The Roman Catholic Church’s cardinal electors are scheduled to begin voting today for the man who will replace Pope Benedict XVI, the first pontiff to resign in 600 years.
Cardinals from around the world are gathered in the Sistine Chapel where they will vote four times a day until they reach a two-thirds majority.
Their secret ballots will be burned after each round of voting. Black smoke wisping from the chimney indicates no candidate has received the required two-thirds majority. White smoke announces a new pope.
If a vote is held today, the first smoke likely would not be seen until around 3 p.m. local time, according to the Holy See Press Office.
Most observers predict it will take more than one vote for clear frontrunners to appear. More than a half-dozen names regularly appear among the perceived papabili, or potential popes, leaving much room for speculation.
Will the new pope be from Latin America to appeal to the region’s Catholic masses heading for Protestant pews? Or an African who reflects that continent’s growing ranks? An Italian insider? A reformist outsider? A modernizer? An American?
Regardless, the 266th pontiff will lead the church’s 1.2 billion faithful and a global institution plagued by sex abuse scandals, internal management troubles, competition from other faiths and shrinking membership.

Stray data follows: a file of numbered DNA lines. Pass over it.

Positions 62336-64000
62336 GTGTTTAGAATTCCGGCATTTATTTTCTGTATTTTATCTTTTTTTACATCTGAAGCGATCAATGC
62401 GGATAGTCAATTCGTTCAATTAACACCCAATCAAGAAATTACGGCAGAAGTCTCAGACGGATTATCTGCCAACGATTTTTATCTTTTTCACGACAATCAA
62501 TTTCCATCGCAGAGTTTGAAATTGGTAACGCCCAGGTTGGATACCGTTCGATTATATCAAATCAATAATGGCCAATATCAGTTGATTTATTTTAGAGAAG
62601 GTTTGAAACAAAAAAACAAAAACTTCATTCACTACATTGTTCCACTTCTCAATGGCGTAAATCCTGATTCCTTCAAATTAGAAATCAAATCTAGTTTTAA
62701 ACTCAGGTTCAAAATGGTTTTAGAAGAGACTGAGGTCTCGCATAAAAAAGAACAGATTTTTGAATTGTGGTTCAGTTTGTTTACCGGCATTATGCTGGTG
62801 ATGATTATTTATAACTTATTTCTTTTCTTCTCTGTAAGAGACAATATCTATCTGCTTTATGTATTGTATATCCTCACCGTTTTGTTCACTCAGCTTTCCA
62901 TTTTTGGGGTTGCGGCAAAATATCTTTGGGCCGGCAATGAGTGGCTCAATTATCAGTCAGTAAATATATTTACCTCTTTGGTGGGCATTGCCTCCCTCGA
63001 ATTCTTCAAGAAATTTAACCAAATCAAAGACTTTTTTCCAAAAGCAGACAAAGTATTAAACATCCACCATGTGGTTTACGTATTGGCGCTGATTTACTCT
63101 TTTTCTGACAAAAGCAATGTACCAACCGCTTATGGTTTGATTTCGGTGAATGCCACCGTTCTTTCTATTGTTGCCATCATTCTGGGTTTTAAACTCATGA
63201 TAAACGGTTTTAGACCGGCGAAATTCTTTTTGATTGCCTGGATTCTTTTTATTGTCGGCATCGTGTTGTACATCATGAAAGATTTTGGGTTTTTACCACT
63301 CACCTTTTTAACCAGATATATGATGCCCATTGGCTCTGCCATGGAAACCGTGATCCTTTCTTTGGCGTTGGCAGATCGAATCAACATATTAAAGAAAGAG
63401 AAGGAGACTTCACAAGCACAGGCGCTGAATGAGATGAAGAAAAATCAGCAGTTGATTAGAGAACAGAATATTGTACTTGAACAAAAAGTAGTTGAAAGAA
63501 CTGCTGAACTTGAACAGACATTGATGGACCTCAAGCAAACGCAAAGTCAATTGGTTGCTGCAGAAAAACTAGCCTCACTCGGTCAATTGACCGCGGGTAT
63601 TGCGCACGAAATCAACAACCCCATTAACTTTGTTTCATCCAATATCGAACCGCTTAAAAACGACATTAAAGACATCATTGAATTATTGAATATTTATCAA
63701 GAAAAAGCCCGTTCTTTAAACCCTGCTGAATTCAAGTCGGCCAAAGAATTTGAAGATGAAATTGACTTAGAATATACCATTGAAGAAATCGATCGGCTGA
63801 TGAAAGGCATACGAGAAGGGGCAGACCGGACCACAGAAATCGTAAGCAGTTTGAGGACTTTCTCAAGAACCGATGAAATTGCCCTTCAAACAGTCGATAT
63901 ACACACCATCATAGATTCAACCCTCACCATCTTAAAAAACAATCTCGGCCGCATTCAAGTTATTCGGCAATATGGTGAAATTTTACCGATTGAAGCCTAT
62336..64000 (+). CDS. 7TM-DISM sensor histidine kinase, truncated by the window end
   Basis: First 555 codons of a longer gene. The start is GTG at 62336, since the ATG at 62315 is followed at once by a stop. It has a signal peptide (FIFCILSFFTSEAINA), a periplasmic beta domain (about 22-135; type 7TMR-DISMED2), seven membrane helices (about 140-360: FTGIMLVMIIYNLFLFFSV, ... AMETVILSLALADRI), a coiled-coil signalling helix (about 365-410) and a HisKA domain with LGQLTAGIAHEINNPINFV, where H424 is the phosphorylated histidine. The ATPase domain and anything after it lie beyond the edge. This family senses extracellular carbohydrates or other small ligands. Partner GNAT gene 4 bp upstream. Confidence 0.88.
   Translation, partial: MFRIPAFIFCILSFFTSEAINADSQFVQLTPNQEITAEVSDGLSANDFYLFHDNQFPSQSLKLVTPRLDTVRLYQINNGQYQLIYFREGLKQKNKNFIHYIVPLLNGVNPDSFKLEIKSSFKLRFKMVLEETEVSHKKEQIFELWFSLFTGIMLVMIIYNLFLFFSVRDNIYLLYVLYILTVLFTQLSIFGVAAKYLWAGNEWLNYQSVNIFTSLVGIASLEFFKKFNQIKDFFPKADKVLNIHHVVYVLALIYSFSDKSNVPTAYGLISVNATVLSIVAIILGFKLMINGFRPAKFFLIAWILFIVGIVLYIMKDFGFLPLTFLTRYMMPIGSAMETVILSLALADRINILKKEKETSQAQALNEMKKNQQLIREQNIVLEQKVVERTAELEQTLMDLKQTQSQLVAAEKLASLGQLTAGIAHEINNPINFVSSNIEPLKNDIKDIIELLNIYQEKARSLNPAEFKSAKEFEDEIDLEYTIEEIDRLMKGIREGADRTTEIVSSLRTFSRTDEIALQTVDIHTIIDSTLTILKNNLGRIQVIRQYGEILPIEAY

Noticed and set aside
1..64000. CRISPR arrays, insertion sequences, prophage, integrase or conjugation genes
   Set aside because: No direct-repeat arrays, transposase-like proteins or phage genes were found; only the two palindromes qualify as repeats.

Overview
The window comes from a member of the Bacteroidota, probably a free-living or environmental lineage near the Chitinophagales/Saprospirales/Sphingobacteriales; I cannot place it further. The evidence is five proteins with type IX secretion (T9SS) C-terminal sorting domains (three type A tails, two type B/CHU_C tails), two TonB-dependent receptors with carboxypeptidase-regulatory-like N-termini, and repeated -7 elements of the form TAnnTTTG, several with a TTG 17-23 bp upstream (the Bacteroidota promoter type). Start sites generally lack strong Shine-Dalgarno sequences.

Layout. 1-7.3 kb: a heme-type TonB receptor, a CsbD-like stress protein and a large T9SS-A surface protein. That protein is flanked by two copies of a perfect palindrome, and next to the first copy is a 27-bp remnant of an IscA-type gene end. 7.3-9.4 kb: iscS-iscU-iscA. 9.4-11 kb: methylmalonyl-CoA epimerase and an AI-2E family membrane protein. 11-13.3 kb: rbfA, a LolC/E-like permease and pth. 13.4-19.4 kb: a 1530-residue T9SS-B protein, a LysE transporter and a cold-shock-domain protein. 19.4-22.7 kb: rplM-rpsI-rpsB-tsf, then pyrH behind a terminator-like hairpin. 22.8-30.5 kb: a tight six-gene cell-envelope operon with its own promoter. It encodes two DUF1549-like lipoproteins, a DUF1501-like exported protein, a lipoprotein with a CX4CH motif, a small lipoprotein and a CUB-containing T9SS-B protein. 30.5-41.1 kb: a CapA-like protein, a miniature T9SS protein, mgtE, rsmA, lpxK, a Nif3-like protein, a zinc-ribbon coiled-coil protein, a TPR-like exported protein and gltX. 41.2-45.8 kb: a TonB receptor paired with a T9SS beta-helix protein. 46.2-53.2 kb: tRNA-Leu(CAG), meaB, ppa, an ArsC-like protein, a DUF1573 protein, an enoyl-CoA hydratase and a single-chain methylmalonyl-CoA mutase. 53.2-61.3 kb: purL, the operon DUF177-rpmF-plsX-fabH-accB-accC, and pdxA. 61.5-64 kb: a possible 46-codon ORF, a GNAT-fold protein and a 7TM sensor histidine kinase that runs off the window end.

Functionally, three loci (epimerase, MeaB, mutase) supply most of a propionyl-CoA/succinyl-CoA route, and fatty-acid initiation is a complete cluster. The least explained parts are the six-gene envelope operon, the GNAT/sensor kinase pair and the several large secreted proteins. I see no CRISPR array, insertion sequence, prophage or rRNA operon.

What do local folks want to see in the next pope? The Post and Courier asked a handful.
Dr. Leonard Davis, a retired dentist from Michigan, calls the papacy “one of the most difficult jobs in the world.” Today, the post requires spiritual knowledge but also business and technological acumen, he said.
“With the technology that exists today, with instant communication from around the world, we need to have a chief executive who understands the fast-paced technological changes going on in the world,” Davis said.
The West Ashley resident would like to see a younger pope, no older than his 60s who embraces technology and social media. At 76 himself, Davis asks: What other institution would hire a new CEO already in his 70s or 80s?
Davis also prefers that the church shift from traditional teachings about contraception to embrace family planning. Poverty and overpopulation plague God’s creation, especially in developing countries, he said.
“The pope will be the CEO of a billion-member corporation with worldwide membership. That is a complex constituency with every ethnic group from every country,” Davis said. “He needs to understand and react to a variety of people.”
John Synovec, a self-described Army brat, sees the value of a pope who speaks multiple languages and can reach out across cultures and faiths. At 24, the Citadel grad and Bulldog football player hopes the cardinals look beyond politicking to elect a man who can ease bitter religious divides worldwide.
“I would like to see the new pope be able to reach out to garner members and foster a relationship with other religions, including Judaism and Islam. He can bridge a gap.”
Pope Benedict was a great theologian but not as visible globally as his predecessor, Pope John Paul II, Synovec said. He hopes the new pope will tap into global forms of reaching new and future Catholics.
“I’m looking for someone to use a lot more social media and to be a bigger presence out there,” he said.
Cindy McElhinney, a lifelong Catholic with two children in Catholic school, also is program director for Darkness to Light, a local nonprofit that combats child sexual abuse.